In her response on Capitol Hill Wednesday, Speaker of the House Nancy Pelosi, D-Calif., highlighted the fact that the shutdown is hurting veterans, whom Trump has vowed to protect and support since the campaign trail.
“Our veterans are very adversely affected by this. If we want to support our veterans, we will not hurt their credit rating. And that’s what missing a mortgage, a rental payment, a car payment and the rest does to everyone’s credit rating,” she said.
Build a wall or don’t — Shanley-Dillman doesn’t care. He just wants to see elected officials come to some sort of compromise so that he and his other veteran colleagues can get back to work.
“I know some of them, like myself, have issues with PTSD,” he said. “Veterans just do better with a full-time job, a regular job. That’s one of the most impactful things that can help a veteran manage life. The shutdown on top of PTSD — it’s difficult to navigate.”
Attig said the Union Veterans Council isn’t pointing fingers or taking a stance on the wall funding, but the organization is strongly advocating for veterans and other federal workers to get paid.
“If we need to improve border security, we’re all for that,” he said. “But people’s lives shouldn’t be put on the line and held hostage.”
Associated Press: US Navy veteran imprisoned in Iran, 1st arrest of Trump era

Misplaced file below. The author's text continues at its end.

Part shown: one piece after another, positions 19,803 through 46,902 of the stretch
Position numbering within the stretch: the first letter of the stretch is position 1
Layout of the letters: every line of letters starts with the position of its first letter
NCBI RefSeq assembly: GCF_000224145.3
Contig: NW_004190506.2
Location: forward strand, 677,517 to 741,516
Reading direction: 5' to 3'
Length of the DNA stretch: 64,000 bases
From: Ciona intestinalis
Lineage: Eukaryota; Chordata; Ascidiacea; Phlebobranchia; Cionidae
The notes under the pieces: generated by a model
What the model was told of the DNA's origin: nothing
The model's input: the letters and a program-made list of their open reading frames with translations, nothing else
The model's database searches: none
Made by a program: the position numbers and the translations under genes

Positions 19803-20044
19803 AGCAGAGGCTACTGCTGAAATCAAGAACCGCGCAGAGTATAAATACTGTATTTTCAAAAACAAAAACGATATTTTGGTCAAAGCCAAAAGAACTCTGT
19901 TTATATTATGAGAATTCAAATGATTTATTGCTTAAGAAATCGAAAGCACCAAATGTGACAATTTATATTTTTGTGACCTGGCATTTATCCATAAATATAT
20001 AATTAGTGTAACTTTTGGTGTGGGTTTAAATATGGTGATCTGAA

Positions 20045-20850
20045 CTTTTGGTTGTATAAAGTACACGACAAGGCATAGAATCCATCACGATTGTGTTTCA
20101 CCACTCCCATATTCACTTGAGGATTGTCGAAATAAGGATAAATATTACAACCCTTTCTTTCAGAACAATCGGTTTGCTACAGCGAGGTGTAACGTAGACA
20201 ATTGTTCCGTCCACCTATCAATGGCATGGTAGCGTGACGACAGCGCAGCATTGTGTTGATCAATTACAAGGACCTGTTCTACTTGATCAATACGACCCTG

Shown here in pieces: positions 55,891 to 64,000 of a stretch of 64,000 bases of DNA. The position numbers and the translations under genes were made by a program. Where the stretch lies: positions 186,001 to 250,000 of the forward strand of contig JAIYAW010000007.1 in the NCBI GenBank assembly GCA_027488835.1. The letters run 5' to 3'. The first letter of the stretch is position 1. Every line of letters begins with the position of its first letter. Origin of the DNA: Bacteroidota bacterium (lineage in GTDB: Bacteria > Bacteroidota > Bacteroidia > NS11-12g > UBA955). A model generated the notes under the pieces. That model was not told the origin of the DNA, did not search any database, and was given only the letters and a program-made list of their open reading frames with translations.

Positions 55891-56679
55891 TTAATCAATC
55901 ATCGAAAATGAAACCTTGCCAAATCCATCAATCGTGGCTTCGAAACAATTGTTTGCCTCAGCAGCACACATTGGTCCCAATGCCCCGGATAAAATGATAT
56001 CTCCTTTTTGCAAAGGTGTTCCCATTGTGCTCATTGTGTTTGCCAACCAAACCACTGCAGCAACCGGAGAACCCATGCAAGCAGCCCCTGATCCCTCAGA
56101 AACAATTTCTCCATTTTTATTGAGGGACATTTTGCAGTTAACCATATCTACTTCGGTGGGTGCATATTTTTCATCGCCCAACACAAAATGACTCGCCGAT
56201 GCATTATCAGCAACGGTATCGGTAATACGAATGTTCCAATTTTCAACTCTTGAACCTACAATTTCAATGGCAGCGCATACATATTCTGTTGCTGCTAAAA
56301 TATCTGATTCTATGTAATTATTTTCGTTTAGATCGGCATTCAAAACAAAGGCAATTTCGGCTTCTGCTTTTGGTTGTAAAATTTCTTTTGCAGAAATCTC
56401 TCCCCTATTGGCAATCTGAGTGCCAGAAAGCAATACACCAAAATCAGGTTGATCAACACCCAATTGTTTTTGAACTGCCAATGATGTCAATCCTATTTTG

By: Nasser Karimi, The Associated Press and Jon Gambrell, The Associated Press | 14 hours ago
TEHRAN, Iran — Iran confirmed Wednesday it is holding U.S. Navy veteran Michael R. White at a prison in the country, making him the first American known to be detained under President Donald Trump’s administration.
White’s detention adds new pressure to the rising tension between Iran and the U.S., which under Trump has pursued a maximalist campaign against Tehran that includes pulling out of its nuclear deal with world powers.
Although the circumstances of White’s detention remain unclear, Iran in the past has used its detention of Westerners and dual nationals as leverage in negotiations.
The semi-official Tasnim news agency, believed to be close to the country’s paramilitary Revolutionary Guard, reported the confirmation, citing Foreign Ministry spokesman Bahram Ghasemi.
"An American citizen was arrested in the city of Mashhad some time ago and his case was conveyed to the U.S administration on the first days" of his incarceration, Ghasemi was quoted as saying.
The New York Times has quoted White’s mother saying she learned three weeks ago that her son is alive and being held at an Iranian prison. His arrest was first reported by IranWire, an online news service run by one-time Iran detainee Maziar Bahari, which interviewed a former Iranian prisoner who said he met White at Vakilabad Prison in Mashhad in October. Mashhad is about 95 kilometers (60 miles) east of Tehran, Iran’s capital.
Ghasemi also denied any mistreatment of prisoners in Mashhad, as alleged by the former prisoner quoted in the IranWire story. He described the allegations as "psychological warfare."
The Associated Press has been unable to reach members of White’s family. The State Department said it was aware of reports of an American citizen’s arrest, but was otherwise unable to comment.